Alison: As a 21st century American city, one CAN find any kind of brunch one wants in Austin—pancake joints, fancy benedicts, juice bars, dim sum—but tacos are the heart and soul of Austin food.  It still baffles me that the rest of the country hasn’t figured out the breakfast taco. It’s hearty, cheap, easy, and delicious. I particularly miss egg and bean breakfast tacos on warm flour tortillas.  Heaven.

Plastics: Southern hospitality: fact or fiction? 

Alison: I’m going to have to go with fact. Texans know how to have a party and feed a crowd. I guess every region of the country knows how to do that, but I enjoyed the stamp that Texans put on a festive gathering. Events in Texas tended to feel homey and relaxed.  There was always good music—often live. Not to much fuss or pretense.  For a taste of Texas hospitality, I recommend cookbooks by Rebecca Rather of Rather Sweet: http://www.rathersweet.com/.

Plastics: What’s the coolest neighborhood in Austin to live? 

Alison: Oh gosh. Hard to say, but I was most attracted to East Austin, and I think it’s where I would want to live if I moved back.   It has so much to offer—close to downtown, great parks, local flavor, diverse, cool little houses, colorful.

Plastics: Do Texans take kindly to northern liberal recent college grads? 

Alison: I am a queer-progressive-liberal-arts-graduate-modern-dancing-art-loving-agnostic who moved to the State from Maine, and they took kindly to me.

photo by Visualist Images

Plastics: What makes Austin different from any other city in America? Why should a young person want to live there? 

Alison: I can’t adequately answer this question in a few sentences. Just go. Swim at Barton Springs. Find some live music at one of the thousands of places that have live music. Eat some tacos. Eat some barbeque. Go to see some little theatre or dance show. Run along Ladybird Lake. Drive out to the Hill Country or better yet to Marfa. Eat some more tacos. I think you’ll start to feel like you want to be a part of it too.

— Jordan

We were just studying in a Gallatin common area when this group walked in and started having an annoying meeting. Here’s the email exchanged that followed:

Dark Place

Let me crash and burn on my own terms. Fuck you for caring. — Arielle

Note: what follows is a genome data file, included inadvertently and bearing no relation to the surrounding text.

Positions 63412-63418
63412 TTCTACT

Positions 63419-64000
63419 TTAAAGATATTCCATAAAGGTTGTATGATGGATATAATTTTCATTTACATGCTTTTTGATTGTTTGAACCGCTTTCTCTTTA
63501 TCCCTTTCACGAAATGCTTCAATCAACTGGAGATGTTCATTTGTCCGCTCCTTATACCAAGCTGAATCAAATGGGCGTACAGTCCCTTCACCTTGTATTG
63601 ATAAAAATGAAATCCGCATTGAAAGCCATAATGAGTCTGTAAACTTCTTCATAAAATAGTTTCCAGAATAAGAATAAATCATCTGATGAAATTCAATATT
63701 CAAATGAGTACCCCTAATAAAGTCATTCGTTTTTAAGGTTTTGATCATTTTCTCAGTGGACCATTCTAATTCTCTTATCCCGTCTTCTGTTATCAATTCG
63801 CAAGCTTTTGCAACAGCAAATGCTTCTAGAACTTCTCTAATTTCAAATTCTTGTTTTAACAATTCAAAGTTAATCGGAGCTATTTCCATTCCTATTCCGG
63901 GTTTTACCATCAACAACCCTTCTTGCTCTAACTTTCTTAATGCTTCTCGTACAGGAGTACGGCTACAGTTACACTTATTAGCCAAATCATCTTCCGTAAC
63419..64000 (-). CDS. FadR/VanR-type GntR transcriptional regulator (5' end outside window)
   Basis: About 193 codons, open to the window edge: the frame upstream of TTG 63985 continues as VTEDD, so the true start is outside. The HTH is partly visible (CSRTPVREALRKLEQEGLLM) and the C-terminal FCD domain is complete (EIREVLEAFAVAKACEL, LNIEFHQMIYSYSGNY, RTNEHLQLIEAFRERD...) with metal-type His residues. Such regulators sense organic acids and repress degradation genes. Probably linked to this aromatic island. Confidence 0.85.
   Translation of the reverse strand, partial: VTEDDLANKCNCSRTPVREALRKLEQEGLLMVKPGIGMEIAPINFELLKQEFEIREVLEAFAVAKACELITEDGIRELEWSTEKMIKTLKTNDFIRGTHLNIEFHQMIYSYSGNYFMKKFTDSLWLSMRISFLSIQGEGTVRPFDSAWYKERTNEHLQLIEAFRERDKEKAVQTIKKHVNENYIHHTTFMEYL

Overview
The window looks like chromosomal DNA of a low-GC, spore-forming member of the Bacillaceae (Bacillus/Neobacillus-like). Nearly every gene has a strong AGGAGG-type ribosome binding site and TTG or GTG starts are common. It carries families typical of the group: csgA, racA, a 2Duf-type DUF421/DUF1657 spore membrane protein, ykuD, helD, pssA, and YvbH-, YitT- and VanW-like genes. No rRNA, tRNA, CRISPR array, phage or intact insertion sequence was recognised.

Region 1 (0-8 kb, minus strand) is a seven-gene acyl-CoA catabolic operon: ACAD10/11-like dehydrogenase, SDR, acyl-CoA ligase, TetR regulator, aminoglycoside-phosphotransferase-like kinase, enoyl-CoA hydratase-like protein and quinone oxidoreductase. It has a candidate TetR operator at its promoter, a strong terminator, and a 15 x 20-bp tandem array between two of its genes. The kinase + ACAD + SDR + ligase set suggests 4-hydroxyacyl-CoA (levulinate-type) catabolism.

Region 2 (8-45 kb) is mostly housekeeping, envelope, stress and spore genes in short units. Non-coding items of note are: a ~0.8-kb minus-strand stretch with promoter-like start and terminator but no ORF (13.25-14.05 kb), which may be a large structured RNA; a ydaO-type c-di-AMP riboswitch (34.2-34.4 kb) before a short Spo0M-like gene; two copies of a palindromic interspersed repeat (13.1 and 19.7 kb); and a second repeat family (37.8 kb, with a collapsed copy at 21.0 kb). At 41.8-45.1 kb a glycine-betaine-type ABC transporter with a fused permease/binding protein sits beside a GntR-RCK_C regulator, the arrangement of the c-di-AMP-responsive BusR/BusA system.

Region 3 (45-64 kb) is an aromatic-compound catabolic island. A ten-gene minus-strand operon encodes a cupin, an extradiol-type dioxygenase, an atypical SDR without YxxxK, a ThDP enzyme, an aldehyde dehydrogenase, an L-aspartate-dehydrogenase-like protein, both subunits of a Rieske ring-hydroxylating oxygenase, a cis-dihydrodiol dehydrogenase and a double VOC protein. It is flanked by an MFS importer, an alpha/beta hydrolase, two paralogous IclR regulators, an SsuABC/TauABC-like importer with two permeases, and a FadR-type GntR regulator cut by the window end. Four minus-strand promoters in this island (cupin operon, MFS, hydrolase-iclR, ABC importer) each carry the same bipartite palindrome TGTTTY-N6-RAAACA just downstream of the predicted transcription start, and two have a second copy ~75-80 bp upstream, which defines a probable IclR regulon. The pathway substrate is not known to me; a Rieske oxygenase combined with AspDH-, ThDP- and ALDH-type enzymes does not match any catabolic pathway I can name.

Well guys it’s come to this. Arielle and I are really stressed and freaking and can’t even think about posting anything relevant to the mission of Plastics this week.

But we love blogging and we love you so we’ve decided to blog about whatever we want. We apologize in advance.

The Do’s and Don’ts of Freaking Out

There are moments in life, especially when graduation in only a few months away and the weight of the choices you are about to make is coupled with the stress of daily college life, that you become overwhelmed in an impulsive and profound way.  In layman’s terms: you freak out.

We’ve been there. More recently than we’d like to admit. OK it was like earlier this week.

The truth is you’re going to freak out occasionally no matter what you do. It happens to everyone. But there are good ways to deal with it and there are very, very bad ways. Speaking from experience I’d like to help you tell the difference:

1. Don’t look at the professional websites and/or resumes of your classmates, peers, co-workers, etc. This kind of behavior is poisonous and should be avoided at all costs. Unplug your Internet if you have to. Trust us. Arielle and I have done this. Nothing good can come of it.

Yes, some of your friends are more accomplished than you, and are better looking, and have more focus in life, and that’s a fact that you’re going to have to face eventually. But now is not the time. You are freaking out and very sensitive. You may think that looking at those beautiful, shining resumes may inspire you to get your act together, but it will really only intimidate you.

A wise man once said, “Fear leads to anger, anger leads to hate, hate leads to suffering.” So don’t start yourself on that path!

2. Get out of your house. Seriously. Get out of there! What are you still doing inside!

If you’re freaking out, the worst thing you can do is sit in your chair and stare into space, hoping that the answers to life will just come to you. They won’t!

In fact, if you stay inside, the chances of those answers coming are slimmest. So go outside. Do something. Do anything. You might have an experience that could make you think differently. You never know.

At the very least, getting outside will help your remember that there’s a world out there with tons of cool things and interesting people.

3. Don’t start applying to grad school.  We’ve all been there:

Be honest with yourself: you don’t really want to go to grad school. So why are you applying?

Yes, the job market is bad, and yes, people with a master’s degree statistically earn more money and happier futures. But do you really want more money and a happy future? Of course not! You’re an idealistic whippersnapper and you want to suffer!

Besides, you’re going to come to you senses about an hour after you start your application and abandon the whole idea anyway. So why waste an hour?